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How to Care for a Tangerine Tree

By Melissa Lewis ; Updated September 21, 2017
Grow your own tangerines.

A tangerine tree is actually a type of mandarin tree; the “Clementine” variety is one of the most popular grown. A tangerine tree is generally cold hardy to zone 9; however, some varieties are hardy to zone 8. In areas where freezing temperatures are an issue or a possibility, they need some cold protection to thrive.

Water a tangerine tree with about 2 inches of water every two to three weeks. However, for the first year, you should water a tangerine tree with 1 inch of water every two to three days for the first two weeks, then once a week thereafter.

Maintain a bare, 1-foot diameter around a tangerine tree. Do not allow weeds or grass to grow. They will compete with the tree for valuable water and nutrients. Do not mulch tangerine trees.

Fertilize a tangerine tree three times a year in the early winter, mid-spring and early fall. Use a fertilizer labeled 20-0-0. Apply as many cups of fertilizer as the tree is in age--split among the three different applications. For example, a three-year-old tangerine tree should be fertilized with 1 cup of fertilizer at each of the three applications (totaling 3 cups for three years old). However, the first year, do not fertilize a tangerine tree the first time until new growth appears (with 1/3 cup of fertilizer).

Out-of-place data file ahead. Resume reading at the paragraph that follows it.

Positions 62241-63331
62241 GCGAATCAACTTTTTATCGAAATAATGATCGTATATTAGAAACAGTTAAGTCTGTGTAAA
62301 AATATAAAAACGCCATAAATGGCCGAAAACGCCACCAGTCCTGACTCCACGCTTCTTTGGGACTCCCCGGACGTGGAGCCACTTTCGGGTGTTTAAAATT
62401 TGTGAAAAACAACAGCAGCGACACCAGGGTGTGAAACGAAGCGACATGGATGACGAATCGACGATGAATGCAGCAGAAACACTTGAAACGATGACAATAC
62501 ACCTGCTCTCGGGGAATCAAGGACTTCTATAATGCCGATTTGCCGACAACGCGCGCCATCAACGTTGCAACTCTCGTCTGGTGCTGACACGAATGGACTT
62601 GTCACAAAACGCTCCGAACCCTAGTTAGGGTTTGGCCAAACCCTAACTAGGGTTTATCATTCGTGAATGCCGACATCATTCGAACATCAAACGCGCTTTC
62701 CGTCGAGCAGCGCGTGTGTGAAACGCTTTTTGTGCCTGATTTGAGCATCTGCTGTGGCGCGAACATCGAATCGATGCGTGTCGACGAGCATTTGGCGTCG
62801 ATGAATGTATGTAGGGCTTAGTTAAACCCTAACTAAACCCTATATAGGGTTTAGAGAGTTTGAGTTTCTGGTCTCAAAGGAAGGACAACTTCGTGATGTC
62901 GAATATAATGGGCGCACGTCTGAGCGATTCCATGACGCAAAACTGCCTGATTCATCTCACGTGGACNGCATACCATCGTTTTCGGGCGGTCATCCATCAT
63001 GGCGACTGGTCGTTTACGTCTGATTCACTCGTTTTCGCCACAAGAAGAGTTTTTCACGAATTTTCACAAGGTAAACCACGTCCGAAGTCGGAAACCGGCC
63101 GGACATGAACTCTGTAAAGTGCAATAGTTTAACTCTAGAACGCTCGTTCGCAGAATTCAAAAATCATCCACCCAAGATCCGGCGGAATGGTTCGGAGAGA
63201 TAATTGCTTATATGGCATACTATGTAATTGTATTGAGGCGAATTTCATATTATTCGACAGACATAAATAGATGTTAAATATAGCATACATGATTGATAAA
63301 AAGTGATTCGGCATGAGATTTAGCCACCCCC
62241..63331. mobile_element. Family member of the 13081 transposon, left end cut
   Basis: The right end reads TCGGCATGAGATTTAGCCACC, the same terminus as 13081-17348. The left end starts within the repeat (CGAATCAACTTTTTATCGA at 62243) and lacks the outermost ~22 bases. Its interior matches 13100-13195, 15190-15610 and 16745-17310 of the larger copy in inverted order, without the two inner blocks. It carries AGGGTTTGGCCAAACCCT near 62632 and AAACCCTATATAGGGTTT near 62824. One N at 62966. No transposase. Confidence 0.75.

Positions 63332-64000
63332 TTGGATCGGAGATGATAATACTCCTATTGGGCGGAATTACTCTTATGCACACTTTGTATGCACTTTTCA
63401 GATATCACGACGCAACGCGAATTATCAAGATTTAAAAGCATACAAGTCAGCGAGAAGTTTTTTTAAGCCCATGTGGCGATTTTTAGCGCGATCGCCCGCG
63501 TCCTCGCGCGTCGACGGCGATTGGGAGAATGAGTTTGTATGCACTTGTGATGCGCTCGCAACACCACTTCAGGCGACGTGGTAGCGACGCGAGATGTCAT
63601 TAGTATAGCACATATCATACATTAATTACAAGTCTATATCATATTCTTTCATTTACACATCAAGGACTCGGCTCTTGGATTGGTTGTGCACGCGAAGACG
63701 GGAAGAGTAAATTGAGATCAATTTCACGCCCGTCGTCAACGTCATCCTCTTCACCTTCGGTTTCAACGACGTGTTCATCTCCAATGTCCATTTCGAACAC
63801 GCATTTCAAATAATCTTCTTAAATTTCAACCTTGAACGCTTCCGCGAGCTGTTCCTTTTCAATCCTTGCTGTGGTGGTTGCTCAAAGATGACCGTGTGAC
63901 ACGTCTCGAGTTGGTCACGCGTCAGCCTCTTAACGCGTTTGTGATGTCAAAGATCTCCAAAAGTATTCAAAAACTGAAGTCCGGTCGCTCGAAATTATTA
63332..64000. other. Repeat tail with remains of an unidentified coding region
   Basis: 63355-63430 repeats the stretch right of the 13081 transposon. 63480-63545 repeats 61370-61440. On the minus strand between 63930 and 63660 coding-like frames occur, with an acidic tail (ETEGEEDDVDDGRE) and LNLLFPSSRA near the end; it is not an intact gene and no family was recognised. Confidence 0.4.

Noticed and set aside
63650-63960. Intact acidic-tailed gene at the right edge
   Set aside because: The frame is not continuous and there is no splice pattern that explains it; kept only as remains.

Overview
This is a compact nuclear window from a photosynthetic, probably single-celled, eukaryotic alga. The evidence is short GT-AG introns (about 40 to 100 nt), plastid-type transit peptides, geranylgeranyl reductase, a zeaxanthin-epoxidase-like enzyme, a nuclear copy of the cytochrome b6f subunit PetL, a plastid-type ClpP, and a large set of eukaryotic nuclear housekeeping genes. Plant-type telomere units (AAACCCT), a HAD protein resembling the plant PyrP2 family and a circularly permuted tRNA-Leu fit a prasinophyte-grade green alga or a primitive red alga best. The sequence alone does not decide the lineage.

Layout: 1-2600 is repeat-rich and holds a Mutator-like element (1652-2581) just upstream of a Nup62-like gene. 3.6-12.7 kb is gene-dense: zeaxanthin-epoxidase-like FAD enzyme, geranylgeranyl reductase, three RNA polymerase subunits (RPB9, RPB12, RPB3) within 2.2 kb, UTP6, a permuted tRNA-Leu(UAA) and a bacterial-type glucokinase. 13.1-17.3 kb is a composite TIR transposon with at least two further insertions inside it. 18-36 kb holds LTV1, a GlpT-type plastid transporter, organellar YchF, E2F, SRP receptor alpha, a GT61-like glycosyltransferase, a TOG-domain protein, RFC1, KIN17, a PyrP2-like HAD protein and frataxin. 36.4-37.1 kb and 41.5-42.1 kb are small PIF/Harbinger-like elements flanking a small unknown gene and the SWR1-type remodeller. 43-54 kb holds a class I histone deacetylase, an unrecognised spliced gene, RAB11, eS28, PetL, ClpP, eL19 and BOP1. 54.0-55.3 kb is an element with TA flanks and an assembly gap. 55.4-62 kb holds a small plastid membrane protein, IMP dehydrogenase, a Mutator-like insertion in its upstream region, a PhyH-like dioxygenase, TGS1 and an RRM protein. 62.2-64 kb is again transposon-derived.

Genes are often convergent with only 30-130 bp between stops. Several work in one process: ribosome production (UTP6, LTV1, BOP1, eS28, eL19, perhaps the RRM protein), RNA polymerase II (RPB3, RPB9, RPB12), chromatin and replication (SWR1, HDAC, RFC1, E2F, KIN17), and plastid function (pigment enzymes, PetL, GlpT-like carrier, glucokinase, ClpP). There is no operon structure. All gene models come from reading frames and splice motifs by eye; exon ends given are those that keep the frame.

Protect a tangerine tree from cold injury. Loosely cover young tangerine trees (younger than four years) with a plant blanket or tarp when temperatures drop below freezing. Also, during the winter, usually from November until February, build a sloping soil bank around the trunk of your tree several feet high. You can also use a tree wrap for the trunk during this time.

Prune only damaged limbs. Tangerine trees do not need regular pruning. Make a clean, sharp cut with lopping shears within 1 inch of the parent branch.

 

Things You Will Need

  • Fertilizer
  • Tree blanket or tarp
  • Lopping shears

About the Author

 

Melissa Lewis is a former elementary classroom teacher and media specialist. She has also written for various online publications. Lewis holds a Bachelor of Arts in psychology from the University of Maryland Baltimore County.